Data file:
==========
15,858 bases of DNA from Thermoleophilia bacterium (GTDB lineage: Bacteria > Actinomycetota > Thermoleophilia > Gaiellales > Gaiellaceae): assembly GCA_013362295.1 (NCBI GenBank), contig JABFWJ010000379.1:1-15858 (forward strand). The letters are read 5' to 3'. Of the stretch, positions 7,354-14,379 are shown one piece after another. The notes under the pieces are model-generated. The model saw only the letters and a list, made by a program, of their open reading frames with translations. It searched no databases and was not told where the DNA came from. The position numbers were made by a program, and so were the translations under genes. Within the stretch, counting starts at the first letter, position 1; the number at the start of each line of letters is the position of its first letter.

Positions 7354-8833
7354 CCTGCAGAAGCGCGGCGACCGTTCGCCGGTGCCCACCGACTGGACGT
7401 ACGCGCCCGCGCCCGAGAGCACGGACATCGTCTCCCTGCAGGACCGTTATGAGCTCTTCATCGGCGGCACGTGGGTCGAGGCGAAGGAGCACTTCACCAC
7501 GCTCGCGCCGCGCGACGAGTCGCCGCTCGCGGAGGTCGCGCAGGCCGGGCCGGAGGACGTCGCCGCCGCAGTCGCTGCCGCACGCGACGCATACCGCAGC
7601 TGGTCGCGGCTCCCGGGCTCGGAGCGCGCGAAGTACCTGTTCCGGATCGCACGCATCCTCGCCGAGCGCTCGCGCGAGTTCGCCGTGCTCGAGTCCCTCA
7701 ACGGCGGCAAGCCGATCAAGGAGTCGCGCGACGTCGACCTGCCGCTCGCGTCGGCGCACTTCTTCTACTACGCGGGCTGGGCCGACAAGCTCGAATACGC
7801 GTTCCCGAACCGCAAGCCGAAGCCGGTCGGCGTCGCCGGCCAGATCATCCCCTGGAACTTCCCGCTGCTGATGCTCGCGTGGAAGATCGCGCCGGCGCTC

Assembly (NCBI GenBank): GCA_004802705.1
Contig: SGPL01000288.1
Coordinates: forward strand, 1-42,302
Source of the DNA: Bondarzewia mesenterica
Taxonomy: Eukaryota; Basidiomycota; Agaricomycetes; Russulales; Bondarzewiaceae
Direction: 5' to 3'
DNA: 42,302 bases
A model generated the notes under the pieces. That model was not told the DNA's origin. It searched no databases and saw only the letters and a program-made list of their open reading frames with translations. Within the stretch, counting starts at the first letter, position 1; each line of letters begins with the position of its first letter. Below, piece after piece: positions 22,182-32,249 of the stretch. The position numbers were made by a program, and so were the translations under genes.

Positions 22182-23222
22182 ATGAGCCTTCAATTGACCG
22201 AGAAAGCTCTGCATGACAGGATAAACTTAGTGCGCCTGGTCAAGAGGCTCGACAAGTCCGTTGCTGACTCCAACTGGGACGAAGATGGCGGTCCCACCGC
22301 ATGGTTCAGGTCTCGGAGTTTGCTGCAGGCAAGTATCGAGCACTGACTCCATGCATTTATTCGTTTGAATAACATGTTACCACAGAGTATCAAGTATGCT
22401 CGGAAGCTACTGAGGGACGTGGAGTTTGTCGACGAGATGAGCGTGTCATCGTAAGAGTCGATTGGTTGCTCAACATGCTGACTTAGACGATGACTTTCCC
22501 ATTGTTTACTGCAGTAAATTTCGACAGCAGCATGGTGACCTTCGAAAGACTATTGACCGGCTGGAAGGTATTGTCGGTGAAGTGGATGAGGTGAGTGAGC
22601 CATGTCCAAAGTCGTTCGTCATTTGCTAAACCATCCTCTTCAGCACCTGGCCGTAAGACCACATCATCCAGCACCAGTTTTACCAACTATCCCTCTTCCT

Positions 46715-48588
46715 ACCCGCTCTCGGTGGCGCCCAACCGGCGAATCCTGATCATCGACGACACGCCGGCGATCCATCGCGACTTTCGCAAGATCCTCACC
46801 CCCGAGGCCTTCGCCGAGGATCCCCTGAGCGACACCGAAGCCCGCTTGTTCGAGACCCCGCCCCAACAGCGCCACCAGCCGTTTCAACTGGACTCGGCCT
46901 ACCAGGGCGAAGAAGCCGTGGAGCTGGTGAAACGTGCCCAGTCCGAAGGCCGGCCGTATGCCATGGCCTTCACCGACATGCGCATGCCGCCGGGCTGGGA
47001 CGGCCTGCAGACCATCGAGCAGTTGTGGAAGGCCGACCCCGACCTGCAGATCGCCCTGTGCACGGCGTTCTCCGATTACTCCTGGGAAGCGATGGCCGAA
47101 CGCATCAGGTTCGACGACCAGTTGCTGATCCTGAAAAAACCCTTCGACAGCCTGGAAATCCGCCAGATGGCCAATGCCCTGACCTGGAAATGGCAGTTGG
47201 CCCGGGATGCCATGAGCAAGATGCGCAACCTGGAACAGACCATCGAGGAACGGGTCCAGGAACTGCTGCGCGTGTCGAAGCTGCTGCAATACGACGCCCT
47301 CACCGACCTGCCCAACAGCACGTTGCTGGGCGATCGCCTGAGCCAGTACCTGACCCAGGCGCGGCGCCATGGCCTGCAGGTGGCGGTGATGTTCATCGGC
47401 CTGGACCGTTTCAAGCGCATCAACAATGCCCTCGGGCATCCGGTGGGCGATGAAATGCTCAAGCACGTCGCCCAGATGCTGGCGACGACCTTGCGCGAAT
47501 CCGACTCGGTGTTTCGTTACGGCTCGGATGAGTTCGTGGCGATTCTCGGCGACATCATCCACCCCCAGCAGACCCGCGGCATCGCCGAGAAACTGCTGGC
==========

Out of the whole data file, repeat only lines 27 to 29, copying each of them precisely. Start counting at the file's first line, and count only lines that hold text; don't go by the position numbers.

46901 ACCAGGGCGAAGAAGCCGTGGAGCTGGTGAAACGTGCCCAGTCCGAAGGCCGGCCGTATGCCATGGCCTTCACCGACATGCGCATGCCGCCGGGCTGGGA
47001 CGGCCTGCAGACCATCGAGCAGTTGTGGAAGGCCGACCCCGACCTGCAGATCGCCCTGTGCACGGCGTTCTCCGATTACTCCTGGGAAGCGATGGCCGAA
47101 CGCATCAGGTTCGACGACCAGTTGCTGATCCTGAAAAAACCCTTCGACAGCCTGGAAATCCGCCAGATGGCCAATGCCCTGACCTGGAAATGGCAGTTGG